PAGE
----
My Story: Eating Disorders and Self-Harm

In another post to mark Eating Disorders Awareness Week, our blogger Alice talks about her own experience of eating problems and the link with self-harm.

Young people who have an eating disorder may also self-harm.

Young people who self-harm may also have an eating disorder.

There is a definite link.

For me, I’ve always seen my eating disorder as my self-harm.

Recognising My Eating problems

For years I had eating problems without a formal diagnosis of an eating disorder like Anorexia, Bulimia or Binge Eating Disorder (BED).

This was because my weight never dropped below or rose above a certain number. And I was very good at hiding it too.

My family barely even noticed what was going on – not because they didn’t care or were absent – but because my eating disorder made me hide everything that I was doing. I was completely ashamed of what other people might think of me, and ashamed of myself for ‘getting’ this problem, as if it was something I could control.

Without the obvious physical signs of an eating disorder, my disorder took hold for six years.

Not Deserving of Help

When things got really bad, and I was deep in a cycle of restricting or over-exercising, bingeing, purging, then restricting/over-exercising again, even I tried to reach out for help. But, because I wasn’t an extreme case, doctors just put it down to ‘exam stress’ or ‘college/uni lifestyle’.

I denied my problems to myself. ‘The doctors don’t think I have a problem,’ I said to myself. ‘I’m not that skinny; I don’t need help.’ It was as if my problems ‘weren’t that bad’, as if I ‘didn’t deserve’ help.

This was just part of the emotional torture I was putting myself under.

Emotional Bullying

All this self-denial did was worsen the cycle, and my emotional and mental health got worse and worse. I started isolating myself from social situations. I used bingeing and the fear of eating in public as a reason to avoid going out.

All this did was leave me sitting alone with the bullying voice of my eating disorder repeating and repeating its criticisms in my head…

‘You’re too fat to go out.’

‘Your friends will laugh at how much weight you’ve put on’

‘I can’t believe you just ate that much, you’re so weak, so pathetic’.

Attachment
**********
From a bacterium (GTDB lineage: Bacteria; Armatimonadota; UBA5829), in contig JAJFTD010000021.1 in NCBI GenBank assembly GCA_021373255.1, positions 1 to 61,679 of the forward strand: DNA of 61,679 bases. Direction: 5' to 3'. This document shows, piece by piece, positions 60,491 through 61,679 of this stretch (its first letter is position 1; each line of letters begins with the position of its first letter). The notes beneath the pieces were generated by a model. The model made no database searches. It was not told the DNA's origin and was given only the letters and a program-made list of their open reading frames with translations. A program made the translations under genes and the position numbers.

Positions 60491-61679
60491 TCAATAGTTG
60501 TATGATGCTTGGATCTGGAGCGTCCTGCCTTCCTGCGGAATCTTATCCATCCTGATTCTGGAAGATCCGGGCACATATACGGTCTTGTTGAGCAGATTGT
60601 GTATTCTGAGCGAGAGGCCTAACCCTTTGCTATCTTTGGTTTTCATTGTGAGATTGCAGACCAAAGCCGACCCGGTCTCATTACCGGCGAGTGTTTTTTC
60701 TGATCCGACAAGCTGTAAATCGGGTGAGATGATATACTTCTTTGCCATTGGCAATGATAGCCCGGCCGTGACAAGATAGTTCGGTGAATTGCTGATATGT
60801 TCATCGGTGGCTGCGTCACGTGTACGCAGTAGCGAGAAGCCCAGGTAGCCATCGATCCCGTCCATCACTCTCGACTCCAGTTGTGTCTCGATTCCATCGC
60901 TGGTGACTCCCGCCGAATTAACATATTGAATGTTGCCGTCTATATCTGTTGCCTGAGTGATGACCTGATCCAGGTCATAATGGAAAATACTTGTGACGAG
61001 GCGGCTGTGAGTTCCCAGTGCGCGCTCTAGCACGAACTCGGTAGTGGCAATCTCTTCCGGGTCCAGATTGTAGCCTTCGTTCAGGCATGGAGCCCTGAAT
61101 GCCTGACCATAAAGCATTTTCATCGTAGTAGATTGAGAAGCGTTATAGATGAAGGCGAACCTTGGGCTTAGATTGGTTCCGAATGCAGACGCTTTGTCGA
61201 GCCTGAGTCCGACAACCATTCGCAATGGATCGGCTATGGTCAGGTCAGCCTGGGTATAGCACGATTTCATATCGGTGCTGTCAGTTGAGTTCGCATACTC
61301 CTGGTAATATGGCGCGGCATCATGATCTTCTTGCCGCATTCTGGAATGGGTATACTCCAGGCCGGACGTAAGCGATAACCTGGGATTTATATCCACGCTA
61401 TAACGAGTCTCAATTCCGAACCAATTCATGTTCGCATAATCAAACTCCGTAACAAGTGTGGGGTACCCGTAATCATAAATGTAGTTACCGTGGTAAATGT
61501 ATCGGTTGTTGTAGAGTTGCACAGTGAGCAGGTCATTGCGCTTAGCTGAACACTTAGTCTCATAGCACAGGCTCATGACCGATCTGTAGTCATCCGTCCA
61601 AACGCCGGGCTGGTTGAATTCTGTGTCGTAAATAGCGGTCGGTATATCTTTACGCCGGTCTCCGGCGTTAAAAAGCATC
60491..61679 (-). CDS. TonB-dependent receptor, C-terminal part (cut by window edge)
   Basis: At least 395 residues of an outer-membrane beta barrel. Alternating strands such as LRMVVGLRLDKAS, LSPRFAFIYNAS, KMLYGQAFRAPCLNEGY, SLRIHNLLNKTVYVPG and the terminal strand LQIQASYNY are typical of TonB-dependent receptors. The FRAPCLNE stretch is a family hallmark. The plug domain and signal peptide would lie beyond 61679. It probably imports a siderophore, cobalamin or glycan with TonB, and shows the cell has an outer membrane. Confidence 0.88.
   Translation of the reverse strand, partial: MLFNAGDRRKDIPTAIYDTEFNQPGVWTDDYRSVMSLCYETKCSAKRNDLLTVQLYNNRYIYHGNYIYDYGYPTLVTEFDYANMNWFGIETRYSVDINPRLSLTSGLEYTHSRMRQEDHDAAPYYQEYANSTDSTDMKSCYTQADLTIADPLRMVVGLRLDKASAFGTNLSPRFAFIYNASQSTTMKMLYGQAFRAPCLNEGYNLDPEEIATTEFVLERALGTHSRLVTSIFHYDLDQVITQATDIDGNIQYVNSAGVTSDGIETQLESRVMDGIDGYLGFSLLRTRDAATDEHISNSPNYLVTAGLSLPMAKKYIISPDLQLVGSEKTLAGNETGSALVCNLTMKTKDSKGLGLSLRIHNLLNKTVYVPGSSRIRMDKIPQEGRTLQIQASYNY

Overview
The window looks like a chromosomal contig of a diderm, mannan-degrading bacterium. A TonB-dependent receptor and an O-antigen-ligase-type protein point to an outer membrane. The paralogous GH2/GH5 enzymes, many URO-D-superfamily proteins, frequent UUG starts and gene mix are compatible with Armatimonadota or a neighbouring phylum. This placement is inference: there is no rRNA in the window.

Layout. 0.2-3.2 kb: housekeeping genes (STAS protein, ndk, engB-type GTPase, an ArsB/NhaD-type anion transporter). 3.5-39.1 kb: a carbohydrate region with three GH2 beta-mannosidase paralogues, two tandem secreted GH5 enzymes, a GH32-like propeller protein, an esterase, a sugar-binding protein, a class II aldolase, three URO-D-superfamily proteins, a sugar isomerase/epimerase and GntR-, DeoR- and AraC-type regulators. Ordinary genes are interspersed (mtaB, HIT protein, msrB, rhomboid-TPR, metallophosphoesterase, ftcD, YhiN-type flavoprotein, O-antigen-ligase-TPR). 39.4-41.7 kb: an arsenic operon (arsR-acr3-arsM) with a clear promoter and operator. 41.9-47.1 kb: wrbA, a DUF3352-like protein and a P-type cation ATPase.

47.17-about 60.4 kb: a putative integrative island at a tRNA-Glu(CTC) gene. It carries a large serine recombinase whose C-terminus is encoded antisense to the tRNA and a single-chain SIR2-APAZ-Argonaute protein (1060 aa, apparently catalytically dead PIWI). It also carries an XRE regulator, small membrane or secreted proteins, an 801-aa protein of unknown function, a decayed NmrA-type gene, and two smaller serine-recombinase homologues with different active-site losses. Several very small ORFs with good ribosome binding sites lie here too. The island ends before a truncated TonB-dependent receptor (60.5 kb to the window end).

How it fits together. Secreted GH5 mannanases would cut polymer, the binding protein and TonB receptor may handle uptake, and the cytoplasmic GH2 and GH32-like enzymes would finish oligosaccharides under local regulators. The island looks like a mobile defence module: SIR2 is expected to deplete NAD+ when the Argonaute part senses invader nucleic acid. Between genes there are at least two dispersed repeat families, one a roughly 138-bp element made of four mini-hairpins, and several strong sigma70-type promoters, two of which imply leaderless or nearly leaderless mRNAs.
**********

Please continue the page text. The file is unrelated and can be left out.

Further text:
All this self-criticism did was leave me feeling vulnerable and hurt. And what was my answer to that? Eating more.

Eating provided both a comfort and a moment of peace between those horrible thoughts. During the short time I was eating, my mind was numb.

However this just made the cycle go on for longer and longer, sometimes days, weeks or months at a time.

My eating disorder was my way of emotionally bullying myself. I was my own worst enemy.

Physical Abuse

My eating disorder was also a way to hurt myself physically.

When I binged, I ate and ate and ate until my stomach felt like it was going to burst from all the food that was inside me. I have IBS, and during a binge I would also eat the foods that I knew were going to hurt me later. I made the pain last as long as possible, sometimes for hours or days at a time.

From the outside, I can’t imagine many people being able to understand this. Even to part of me, to my logical side, this sounds irrational and ridiculous.

But eating disorders are far from rational.

Looking back, I think that maybe I was in so much emotional pain, that I wanted to be able to reflect that in physical terms. I wanted my pain to feel real, and then maybe I could justify it more.

‘It doesn’t have to be like this’

This message has been so powerful for me in getting over my problems with my eating disorder and self-harm.

Eating disorders are powerful, painful illnesses that can take over your mental health, your physical health and your day-to-day life.

But there is hope.

I know so many people who have come to terms with their eating disorder and are either seeking help, in recovery, or recovered.

This doesn’t mean recovery is easy, I’d say it’s far from it. But for me, just being able to talk and write about my experiences helps a lot. It has always surprised me how many other people there are out there with similar experiences just waiting to have that conversation.

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